Participating patients were randomly assigned to receive alprazolam (0.5 mg, Xanax), midazolam (7.5 mg, Dormicum®, Roche B.V., Mijdrecht, The Netherlands), or placebo 60–90 min before surgery. All study drugs were given orally. The hospital pharmacist prepared the study medications. To blind the individual administering the drugs, the commercially available drug tablets were placed in opaque capsules filled with an inactive powder.
Anesthesia was induced IV with 2–3 mg/kg of propofol, 0.2 μg/kg of sufentanil, and 0.5 mg/kg of ketorolac (maximum, 30 mg). Endotracheal intubation was facilitated by IV administration of 0.2 mg/kg of mivacurium. Mechanical ventilation was adjusted to maintain an end-tidal Pco2 near 4.6 kPa. Anesthesia was maintained with 66% N2O in oxygen and desflurane ≥1.2 minimum alveolar anesthetic concentration unless blood pressure decreased by more than 20%. Supplemental doses of 0.1 μg/kg of sufentanil were administered at the discretion of the anesthesiologist until 20 min before the anticipated end of surgery. If arterial hypertension developed, 5–10 mg/kg of labetalol was administered IV. Drugs not mentioned in the protocol were excluded. Patients were actively warmed to keep core temperature (esophageal) normothermic.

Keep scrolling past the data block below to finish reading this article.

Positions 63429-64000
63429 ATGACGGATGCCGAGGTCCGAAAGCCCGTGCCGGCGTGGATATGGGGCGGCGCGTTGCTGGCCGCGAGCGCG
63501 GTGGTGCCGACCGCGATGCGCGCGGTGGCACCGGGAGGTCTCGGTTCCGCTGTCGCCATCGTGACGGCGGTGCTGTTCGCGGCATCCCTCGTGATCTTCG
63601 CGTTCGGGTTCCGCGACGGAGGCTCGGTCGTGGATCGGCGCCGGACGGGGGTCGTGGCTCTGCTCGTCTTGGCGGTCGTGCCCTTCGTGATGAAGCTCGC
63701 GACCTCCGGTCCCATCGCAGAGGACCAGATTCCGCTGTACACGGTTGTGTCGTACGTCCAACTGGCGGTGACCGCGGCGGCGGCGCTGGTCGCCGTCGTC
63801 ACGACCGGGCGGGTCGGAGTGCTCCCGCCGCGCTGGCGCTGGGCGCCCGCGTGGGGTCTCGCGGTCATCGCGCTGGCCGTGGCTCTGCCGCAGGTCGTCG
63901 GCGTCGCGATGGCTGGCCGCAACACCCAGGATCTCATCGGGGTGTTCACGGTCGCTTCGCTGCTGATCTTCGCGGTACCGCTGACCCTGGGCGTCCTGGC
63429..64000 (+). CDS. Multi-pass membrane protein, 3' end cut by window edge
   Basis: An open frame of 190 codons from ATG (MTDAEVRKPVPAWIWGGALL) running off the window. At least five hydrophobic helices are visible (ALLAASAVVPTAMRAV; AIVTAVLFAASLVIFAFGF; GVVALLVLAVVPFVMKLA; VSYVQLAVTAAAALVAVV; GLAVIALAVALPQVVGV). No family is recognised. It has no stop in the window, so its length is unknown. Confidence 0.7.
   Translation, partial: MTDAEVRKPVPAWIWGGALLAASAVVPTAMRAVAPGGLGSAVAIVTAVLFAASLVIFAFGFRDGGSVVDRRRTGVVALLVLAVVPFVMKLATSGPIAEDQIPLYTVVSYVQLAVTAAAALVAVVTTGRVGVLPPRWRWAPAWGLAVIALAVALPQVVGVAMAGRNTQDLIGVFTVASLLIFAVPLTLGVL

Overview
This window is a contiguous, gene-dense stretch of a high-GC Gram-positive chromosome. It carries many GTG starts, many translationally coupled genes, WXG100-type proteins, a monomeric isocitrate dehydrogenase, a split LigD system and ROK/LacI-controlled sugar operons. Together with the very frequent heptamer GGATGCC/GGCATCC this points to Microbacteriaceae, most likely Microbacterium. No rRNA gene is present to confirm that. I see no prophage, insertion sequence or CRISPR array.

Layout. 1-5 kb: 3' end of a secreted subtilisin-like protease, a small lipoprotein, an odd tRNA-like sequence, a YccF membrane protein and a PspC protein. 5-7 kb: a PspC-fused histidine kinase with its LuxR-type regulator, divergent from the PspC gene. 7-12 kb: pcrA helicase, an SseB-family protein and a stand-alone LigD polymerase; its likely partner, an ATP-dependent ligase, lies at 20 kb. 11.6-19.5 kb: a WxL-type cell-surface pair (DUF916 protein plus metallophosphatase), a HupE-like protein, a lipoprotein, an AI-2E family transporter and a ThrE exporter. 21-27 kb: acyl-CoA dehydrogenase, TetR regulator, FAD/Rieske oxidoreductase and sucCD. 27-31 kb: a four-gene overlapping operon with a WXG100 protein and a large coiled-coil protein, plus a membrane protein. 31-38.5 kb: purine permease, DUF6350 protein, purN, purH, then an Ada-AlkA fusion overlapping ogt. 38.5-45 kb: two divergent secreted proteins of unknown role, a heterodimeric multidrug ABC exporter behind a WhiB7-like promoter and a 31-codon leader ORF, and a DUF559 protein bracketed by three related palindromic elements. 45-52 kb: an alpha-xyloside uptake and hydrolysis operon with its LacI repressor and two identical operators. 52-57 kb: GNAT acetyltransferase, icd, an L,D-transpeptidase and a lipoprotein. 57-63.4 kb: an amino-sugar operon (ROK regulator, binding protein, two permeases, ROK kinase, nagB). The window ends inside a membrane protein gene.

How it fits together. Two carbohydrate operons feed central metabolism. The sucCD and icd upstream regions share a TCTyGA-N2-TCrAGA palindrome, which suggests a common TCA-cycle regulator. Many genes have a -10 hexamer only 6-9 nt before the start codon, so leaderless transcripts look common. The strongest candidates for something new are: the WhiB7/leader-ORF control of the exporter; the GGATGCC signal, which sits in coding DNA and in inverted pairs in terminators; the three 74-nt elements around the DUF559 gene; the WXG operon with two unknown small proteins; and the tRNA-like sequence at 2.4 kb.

When the trocars were removed from the abdominal cavity, 2 g of propacetamol was infused over 10 min, and desflurane was adjusted to an inspiratory concentration of 3.5% in 100% oxygen. Neuromuscular block was antagonized, if necessary, by IV administration of 2.5 mg of neostigmine along with 1.0 mg of atropine. Mechanical ventilation was decreased to maintain the end-tidal Pco2 near 4.6 kPa. At the last skin stitch, desflurane was discontinued, and 100% oxygen was administered. Spontaneous breathing was allowed when the patient was awake or fighting the ventilator. Patients were considered awake when they opened their eyes on demand or after gentle tactile stimulation; they were later tracheally extubated.
In the postanesthesia care unit (PACU), patients received standard postoperative care, including oxygen administration via a nasal cannula (3 L/min). Tramadol 3 mg/kg was infused over 10 min, along with 4 mg of ondansetron for patients requiring additional analgesia. Nausea or vomiting was treated with IV ondansetron (2 mg) at 5-min intervals to a maximum dose of 6 mg. Tramadol 100 mg was administered IV over 10 min for treatment of shivering.